if it was short-grain brown rice at the top of the ramp in the old bag, it is going to be short grain brown rice at the bottom of the ramp in the new bag.

A mistake that people make is attaching arbitrary value judgements to the effects they experience.
For example, buddhists in some countries might say.
"because of my bad karma, I was born as a female"
I asked my teacher about this sort of thing.
What he told me that what one experiences as karma is one's mental attitude about the things that happen
and not the events themselves.
The events are empty of any intrinsic reality.

This is why it is written for example, that if you are greedy in a past life
you will be born into a life of poverty in this life.
People think that means if you were greedy before, you won't have any wealth this time.
But has nothing to do with how much wealth you have.
The point is, if you were greedy in your last life,
even if you are born into a very wealthy family in this life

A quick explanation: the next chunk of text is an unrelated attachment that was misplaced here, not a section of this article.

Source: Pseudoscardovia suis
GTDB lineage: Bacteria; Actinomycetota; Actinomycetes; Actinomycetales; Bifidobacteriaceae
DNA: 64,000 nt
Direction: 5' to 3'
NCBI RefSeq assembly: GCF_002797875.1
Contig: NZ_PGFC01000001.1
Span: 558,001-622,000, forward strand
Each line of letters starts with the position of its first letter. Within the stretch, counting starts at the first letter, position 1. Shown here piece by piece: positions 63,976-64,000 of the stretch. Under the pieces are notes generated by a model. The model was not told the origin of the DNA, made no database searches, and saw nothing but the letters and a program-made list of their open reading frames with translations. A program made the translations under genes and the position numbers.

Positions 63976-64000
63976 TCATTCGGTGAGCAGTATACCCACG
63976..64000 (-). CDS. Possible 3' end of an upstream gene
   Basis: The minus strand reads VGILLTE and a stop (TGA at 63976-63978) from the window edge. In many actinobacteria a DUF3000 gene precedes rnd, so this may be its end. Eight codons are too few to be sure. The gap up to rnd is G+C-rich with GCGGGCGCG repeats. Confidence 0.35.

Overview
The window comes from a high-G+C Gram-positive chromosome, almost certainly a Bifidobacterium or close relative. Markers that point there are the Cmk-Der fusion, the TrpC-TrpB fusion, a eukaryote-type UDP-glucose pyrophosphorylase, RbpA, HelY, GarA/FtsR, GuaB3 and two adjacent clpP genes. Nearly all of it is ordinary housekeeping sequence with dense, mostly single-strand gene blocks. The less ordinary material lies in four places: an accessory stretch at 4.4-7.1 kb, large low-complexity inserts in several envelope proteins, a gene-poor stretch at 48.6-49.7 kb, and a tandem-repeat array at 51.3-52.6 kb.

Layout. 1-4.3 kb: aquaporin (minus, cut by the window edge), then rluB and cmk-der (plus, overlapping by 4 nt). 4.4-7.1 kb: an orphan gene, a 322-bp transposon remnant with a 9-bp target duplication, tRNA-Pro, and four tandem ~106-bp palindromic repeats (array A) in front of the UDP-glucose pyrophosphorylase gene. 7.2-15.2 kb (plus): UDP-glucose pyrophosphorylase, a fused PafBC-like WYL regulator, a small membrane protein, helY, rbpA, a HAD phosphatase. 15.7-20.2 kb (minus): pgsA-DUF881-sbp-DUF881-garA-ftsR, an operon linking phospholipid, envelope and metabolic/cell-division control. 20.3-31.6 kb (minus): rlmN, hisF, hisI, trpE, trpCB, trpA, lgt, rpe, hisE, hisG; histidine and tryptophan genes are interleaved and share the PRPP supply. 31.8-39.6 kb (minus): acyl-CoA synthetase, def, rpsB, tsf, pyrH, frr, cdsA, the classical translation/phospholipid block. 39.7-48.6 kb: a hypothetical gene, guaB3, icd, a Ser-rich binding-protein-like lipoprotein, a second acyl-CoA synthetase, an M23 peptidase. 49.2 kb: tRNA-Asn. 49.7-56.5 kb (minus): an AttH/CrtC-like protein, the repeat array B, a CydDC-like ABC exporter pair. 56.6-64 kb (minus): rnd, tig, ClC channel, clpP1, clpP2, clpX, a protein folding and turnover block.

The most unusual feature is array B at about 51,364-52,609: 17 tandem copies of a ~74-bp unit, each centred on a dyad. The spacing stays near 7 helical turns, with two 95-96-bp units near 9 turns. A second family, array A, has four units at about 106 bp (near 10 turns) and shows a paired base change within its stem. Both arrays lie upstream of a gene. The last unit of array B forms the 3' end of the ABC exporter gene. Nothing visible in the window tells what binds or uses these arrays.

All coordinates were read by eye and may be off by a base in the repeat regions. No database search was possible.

you will always feel as though you never have enough!
That is because greed is the 'karmic seed' previously planted.
By contrast, many people have very little material wealth
but are quite satisfied, and very generous. They are in fact very rich.

My teacher also said that the conflict between China and Tibet
started before either China or Tibet ever existed.
That is how far back the "chain of karma" goes.

If you experience something like a dog biting you,
it must have causes. But those causes are not intrinsically positive or negative.
Suppose you are driving to the airport to catch a plane
and you get stuck in traffic and you miss your flight.
Your first thought might be "oh what bad karma!"
But then, you find out later that the jet crashed.
So now you have to change that to "oh what good karma!"
but then you find out it crashed into your house, where your family was.
So now you have to change that back to "oh what bad karma!"
But then you find out that everybody in your family had gone out to the mall just a few minutes earlier
So now you have to change that to "oh what good karma!"
...and on and on.
So, we can't actually look at the appearances of events and determine "good karma' or "bad karma".

How you caused "external" things to happen to you
is a very generalized way of expressing timeless interdependence
perpetually experienced as events happening to a continuous "me".
The more you let go of clinging to the experience of "me"
the less karma is produced.
However, you can also create circumstances unknowingly, such as accidentally killing something